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Excuse the slightly tongue-in-cheek lead-in, because this week’s Cavalcade of Risk is full of great risk management information. We visit a variety of risk management experts for their take on current events impacting their practices. Take a few minutes, grab a cup of coffee and visit and interact with our contributors.

In this post, Dr. Sidorov looks at a recent scientific study that examined national insurance data to determine what happened to the commercial health insurers in the wake of the Obamacare rule that they spend at least 80 to 85 percent of their income on medical care. It turns out that the most vulnerable part of the health insurance market-individual insurance-saw a decrease in profitability.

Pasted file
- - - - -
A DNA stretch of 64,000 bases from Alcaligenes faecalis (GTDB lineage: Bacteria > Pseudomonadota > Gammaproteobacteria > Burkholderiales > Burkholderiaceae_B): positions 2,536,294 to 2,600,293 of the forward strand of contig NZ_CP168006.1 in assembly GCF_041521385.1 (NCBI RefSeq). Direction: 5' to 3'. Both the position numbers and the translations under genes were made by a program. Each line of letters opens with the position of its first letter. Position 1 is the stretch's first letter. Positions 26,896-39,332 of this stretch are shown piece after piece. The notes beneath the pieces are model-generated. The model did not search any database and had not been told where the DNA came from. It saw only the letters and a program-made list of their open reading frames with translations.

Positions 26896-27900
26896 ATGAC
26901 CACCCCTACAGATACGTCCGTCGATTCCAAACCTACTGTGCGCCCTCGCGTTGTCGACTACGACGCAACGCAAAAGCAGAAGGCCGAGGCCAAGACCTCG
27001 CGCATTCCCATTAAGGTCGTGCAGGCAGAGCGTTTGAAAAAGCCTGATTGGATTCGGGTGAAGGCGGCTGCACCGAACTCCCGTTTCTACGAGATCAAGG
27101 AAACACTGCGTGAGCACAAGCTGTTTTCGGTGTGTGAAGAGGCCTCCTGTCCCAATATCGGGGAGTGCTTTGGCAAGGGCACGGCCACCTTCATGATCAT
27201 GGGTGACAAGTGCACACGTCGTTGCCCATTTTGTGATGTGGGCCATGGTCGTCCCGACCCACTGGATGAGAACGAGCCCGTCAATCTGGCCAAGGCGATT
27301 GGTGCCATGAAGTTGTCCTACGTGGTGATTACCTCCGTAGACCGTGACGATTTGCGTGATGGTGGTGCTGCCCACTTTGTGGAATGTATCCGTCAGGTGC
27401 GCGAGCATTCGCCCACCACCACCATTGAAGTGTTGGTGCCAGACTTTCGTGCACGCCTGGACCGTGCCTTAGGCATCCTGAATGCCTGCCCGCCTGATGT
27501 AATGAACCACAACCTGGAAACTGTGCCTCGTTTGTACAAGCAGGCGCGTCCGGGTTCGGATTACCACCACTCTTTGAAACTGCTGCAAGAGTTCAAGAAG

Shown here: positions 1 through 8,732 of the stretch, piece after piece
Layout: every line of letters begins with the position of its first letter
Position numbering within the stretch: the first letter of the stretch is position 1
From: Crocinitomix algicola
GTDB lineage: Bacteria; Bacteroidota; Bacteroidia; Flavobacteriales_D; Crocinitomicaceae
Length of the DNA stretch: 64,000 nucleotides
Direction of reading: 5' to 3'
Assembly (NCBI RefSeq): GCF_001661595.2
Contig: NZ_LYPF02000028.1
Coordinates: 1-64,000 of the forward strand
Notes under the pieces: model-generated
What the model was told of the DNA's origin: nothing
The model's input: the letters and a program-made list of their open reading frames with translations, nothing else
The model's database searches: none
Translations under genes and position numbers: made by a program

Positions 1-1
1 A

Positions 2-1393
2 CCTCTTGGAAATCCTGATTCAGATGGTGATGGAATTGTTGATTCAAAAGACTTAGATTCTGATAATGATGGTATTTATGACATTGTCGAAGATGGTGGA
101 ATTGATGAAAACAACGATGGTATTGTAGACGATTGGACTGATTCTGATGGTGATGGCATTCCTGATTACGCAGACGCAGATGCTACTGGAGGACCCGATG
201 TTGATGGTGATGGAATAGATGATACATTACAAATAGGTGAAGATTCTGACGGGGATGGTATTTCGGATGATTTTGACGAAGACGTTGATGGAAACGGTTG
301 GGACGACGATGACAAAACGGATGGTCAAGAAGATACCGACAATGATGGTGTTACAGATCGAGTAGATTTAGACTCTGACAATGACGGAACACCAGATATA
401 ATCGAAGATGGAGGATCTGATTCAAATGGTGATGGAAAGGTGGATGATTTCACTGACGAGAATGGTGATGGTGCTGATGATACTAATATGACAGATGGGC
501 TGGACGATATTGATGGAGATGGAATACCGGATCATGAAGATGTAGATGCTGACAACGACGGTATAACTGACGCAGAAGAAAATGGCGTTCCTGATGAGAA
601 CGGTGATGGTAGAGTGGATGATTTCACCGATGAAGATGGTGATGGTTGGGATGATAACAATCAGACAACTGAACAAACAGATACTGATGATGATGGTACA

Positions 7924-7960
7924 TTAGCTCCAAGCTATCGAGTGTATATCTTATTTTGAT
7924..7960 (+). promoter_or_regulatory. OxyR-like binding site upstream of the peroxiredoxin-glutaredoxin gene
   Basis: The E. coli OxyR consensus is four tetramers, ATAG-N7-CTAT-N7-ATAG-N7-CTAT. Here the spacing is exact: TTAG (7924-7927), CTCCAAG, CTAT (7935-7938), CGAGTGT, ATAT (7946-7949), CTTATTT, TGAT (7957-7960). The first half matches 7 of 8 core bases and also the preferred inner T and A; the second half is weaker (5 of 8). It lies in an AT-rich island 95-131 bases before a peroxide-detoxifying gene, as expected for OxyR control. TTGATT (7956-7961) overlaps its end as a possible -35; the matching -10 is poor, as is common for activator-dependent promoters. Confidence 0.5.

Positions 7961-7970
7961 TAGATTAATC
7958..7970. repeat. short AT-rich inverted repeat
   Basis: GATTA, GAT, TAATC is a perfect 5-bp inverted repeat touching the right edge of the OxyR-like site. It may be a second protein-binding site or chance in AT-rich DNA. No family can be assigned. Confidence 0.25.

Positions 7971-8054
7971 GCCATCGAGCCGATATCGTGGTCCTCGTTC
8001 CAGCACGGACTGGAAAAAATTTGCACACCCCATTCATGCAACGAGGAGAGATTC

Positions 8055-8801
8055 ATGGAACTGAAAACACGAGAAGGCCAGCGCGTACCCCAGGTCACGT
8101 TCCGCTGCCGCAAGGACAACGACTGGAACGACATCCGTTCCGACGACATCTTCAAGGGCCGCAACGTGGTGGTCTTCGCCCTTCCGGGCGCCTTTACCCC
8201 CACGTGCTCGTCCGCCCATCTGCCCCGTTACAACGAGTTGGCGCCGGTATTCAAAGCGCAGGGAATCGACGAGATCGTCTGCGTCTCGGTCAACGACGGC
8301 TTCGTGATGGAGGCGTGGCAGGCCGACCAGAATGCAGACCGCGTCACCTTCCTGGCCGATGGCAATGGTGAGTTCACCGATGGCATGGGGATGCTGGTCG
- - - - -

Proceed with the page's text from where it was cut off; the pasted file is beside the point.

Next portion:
Jeff Rose helps us through the maze of medical conditions that can limit your ability to buy health insurance in his post. If you have an aortic valve disorder like aortic stenosis or aortic insufficiency, these conditions will impact you when you apply for life insurance. Insurance companies are very cautious about aortic valve disorders because of their potential to cause serious heart problems. There is hope, however. Jeff informs us you can still get insurance despite your condition. It really depends on a few factors, including the seriousness of your condition. To get a better idea of what to expect, read his guide to insurance underwriting for aortic valve disorders.

Here’s a news flash: If you are uninsured, there is a risk of being overcharged for hospital services. In California, the risk is 0. Jason Shafrin of The Healthcare Economist explains why here.

Recently, there have been some remarkable changes in how life insurance is now underwritten, including the use of social media and new technology. Henry (Hank) Stern of InsureBlog has the details.